L.A.C.E.S. leveraging sport in the fight against the deadly Ebola virus.
Responding to the Ebola crisis changes every day. This requires consistent interaction with community members and more specifically to those in the L.A.C.E.S. network and families. We are continuing the essential components of our program while keeping the children safe, engaged, active, and preparing them for the end of Ebola. We are investing in our children now to avoid the long-term neglect and deficit in development this crisis threatens.
As the news of L.A.C.E.S. Ebola efforts begins to be more known, many questions have come in over the last few months. For this blog post we asked our founder Seren Fryatt to answer some of those questions.
Q: Why do you think the L.A.C.E.S. communities have been Ebola-free?
SF: One of the major challenges identified by the CDC when the outbreak first began was a lack of trust the locals had in the international organizations. From the local perspective, internationals were telling them about a terrifying disease that they did not understand and when someone became sick what the locals saw was their family members being taken into an isolation unit, where they are unable to see them, and when they did come out in the beginning 90% of the people were dying. From their perspective it was difficult to trust the very people they associated with their family member’s death. I think organizations like L.A.C.E.S. have been successful in the fight against Ebola because all our staff are Liberian. All of the coaches in the 4 communities we work in live in the same community as the children they mentor. So families already know these coaches, many of their children go to school together. So there is trust. When your neighbor who you have known for years and is from your same culture tells you about this terrifying disease their words hold more weight and allow people to hear the Ebola message.
We believed when we first started fighting Ebola that trust and education would save lives, and we are seeing proof of that. Although areas nearby have been quarantined in recent months, none of the communities L.A.C.E.S. works in have reported cases of Ebola.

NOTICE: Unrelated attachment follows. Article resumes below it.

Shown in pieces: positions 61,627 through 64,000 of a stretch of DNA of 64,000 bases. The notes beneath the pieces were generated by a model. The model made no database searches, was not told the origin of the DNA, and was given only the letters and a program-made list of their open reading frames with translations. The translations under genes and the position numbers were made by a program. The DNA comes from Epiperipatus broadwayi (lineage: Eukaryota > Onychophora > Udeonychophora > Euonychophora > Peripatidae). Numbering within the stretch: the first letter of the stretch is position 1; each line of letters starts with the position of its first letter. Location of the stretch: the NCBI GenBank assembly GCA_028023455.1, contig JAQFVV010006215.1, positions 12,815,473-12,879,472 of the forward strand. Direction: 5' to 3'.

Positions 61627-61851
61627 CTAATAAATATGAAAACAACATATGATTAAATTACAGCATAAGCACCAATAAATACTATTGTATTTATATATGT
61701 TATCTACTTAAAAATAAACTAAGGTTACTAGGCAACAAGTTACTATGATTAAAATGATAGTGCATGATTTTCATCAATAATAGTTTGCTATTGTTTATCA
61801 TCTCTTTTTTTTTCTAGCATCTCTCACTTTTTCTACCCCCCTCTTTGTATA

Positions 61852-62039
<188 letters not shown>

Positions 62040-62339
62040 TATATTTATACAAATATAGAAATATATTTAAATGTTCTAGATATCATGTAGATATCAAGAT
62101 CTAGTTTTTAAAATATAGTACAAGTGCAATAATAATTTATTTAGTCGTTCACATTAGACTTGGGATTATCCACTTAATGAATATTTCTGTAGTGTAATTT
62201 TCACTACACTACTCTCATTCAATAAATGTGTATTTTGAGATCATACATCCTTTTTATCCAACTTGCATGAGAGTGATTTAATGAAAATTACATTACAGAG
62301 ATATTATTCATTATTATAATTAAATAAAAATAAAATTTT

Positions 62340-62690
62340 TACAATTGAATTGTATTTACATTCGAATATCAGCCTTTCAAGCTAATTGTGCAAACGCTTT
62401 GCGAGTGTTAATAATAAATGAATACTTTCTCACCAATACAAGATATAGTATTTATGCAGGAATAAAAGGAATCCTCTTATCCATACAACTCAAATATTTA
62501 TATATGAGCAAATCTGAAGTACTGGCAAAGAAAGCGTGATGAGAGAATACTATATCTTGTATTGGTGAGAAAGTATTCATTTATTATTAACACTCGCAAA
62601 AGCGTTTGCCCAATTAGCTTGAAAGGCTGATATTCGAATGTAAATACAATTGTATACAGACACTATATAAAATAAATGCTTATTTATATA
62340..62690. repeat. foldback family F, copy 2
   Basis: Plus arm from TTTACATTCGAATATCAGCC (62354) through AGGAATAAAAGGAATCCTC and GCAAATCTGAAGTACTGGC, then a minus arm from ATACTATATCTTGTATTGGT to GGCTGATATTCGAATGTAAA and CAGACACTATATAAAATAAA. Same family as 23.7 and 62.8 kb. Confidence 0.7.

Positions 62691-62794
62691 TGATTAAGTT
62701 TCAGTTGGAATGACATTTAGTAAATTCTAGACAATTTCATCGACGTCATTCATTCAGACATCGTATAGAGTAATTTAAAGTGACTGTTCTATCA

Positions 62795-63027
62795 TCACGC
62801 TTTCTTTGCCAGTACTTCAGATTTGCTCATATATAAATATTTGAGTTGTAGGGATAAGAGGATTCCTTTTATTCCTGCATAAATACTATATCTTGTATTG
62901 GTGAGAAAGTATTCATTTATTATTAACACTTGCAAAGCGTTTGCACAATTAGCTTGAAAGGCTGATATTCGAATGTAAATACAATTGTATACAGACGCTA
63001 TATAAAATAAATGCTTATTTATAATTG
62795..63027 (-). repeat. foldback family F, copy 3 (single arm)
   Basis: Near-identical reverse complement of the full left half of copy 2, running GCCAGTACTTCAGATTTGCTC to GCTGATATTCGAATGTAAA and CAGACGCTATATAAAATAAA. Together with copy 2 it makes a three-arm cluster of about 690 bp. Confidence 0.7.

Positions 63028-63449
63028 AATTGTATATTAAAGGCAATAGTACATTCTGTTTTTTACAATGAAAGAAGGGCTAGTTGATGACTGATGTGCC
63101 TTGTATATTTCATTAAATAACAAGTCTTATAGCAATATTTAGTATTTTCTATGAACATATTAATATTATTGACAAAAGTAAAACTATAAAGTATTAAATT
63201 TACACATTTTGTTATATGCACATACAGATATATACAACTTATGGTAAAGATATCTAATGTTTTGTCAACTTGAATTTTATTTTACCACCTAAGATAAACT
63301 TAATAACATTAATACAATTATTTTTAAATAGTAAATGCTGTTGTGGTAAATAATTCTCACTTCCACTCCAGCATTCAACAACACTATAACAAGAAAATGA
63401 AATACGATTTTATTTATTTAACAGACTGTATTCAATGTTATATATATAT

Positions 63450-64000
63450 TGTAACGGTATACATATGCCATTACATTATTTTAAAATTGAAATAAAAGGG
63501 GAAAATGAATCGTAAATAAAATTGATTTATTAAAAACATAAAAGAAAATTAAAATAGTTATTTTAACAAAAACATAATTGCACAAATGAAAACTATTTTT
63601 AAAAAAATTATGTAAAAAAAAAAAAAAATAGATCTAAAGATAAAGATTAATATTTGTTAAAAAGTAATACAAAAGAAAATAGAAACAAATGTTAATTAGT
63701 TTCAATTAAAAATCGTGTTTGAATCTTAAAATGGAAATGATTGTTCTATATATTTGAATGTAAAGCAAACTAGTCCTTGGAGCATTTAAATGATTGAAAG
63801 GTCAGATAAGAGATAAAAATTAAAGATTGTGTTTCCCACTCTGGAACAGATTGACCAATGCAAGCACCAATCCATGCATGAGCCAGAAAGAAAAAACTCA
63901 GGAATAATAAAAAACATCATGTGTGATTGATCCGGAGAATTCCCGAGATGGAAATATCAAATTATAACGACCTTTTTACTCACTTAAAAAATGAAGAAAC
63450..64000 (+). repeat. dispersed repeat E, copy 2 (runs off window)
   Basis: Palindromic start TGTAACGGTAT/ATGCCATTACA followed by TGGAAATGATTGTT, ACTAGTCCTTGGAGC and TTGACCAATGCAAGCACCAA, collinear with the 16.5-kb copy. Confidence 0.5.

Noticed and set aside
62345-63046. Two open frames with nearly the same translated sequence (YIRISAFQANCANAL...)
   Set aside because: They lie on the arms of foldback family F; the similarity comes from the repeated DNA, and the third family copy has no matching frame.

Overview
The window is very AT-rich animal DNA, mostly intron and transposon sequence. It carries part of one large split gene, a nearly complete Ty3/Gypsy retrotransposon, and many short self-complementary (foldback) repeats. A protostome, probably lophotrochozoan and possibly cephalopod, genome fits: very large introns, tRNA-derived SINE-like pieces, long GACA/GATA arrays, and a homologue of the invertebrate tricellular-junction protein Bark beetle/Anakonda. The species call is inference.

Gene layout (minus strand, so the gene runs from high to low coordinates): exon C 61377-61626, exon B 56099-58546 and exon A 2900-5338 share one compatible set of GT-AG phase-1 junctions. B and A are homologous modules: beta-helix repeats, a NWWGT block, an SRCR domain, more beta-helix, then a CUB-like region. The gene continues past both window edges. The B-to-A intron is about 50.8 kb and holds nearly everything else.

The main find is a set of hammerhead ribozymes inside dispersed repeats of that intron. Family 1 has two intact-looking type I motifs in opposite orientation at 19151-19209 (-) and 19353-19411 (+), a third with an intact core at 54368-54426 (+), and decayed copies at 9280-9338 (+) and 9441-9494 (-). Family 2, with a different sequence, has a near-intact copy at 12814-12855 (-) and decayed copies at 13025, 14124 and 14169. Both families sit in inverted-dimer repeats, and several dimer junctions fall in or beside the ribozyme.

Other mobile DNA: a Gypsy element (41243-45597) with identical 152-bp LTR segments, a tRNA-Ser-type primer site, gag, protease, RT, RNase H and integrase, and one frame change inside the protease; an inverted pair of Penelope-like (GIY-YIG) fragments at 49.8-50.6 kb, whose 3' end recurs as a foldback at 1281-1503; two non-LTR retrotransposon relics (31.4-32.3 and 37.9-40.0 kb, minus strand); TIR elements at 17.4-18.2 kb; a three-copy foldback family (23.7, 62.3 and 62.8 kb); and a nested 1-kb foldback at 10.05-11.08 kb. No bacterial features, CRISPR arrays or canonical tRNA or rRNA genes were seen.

Q: How do sports help fight the spread of Ebola?
SF: Currently the government of Liberia has banned all sporting events to reduce the gathering of groups. Therefore we are not able to carry out the sport aspect of the program. Instead we have integrated a health curriculum that we share with the families and do weekly check-ups with the children in our program. While the physical activity of sport is not specifically helping in the fight against Ebola, what sport has done and will always do is build relationships. When we started L.A.C.E.S. 7 years ago we did not expect that we would be fighting Ebola. However the values of empowerment, mentorship, and local leadership that are core to our organization have allowed our staff in Liberia to respond to the Ebola crisis quickly and effectively. This approach will continue to allow us in the future to respond to difficult times that Liberians will face.
Q: What other (if any) initiatives will be taken to ensure your communities you work with will continue to experience restoration and health?
SF: The route we are taking today to address Ebola is different than what it was 5 months ago. Five months ago we were doing house to house awareness and education, then we began giving out personal protective equipment, and now as Ebola has continued it is economically devastating the country. Many families are having a hard time getting one meal a day. So as funding becomes available we will begin a feeding program for all 500 of the children in our program along with their families. This is a challenging time for many in Liberia, but as Ebola evolves so must our approach on how to address the changing needs of the people.
Schools have been closed since August and will be indefinitely. Every week instead of playing soccer games our children are coming together to engage their minds through “Meet the Challenge”. Teams compete against each other by using brain teasers that ask fun questions about the ideas they learned that week while the coach visited their home. It keeps learning fun!
Ebola will leave Liberia one day, but it will leave a void in the lives of children. Once Ebola has left they estimate over 8,000 children will be orphaned, and we know many will experience great loss. We will be opening up a program in an area that was heavily devastated by Ebola. We do not want the children to face the same void they faced during Liberia’s 14 year civil war. By investing in them we can avoid the long term neglect and deficit in development this crisis threatens. We are working hard every day to keep our communities Ebola free while building the future of Liberia.
Q: What role do you feel the hope offered by sports plays in changing the lives of those involved with L.A.C.E.S. during this crisis?
SF: I believe sport is a tool for changing a person’s life. A coach becomes a leader in her community and has built confidence in her ability to lead, and teach. A child who was kicked out of his home at age 9 lives on the street, he sells drugs, and does not go to school, but because of the relationship he has built with his coach he now has someone who cares for him, believes in him, and advocates for him. A result of that transformational relationship is that the 9 year old boy has now been reconciled with his family, he no longer sells drugs, and attends school. Sport is the conduit for relationships to be built, values to be reinforced in a fun way, and reconciliation of broken relationships. When we feel valued we are able to believe in others, and hope for a better future.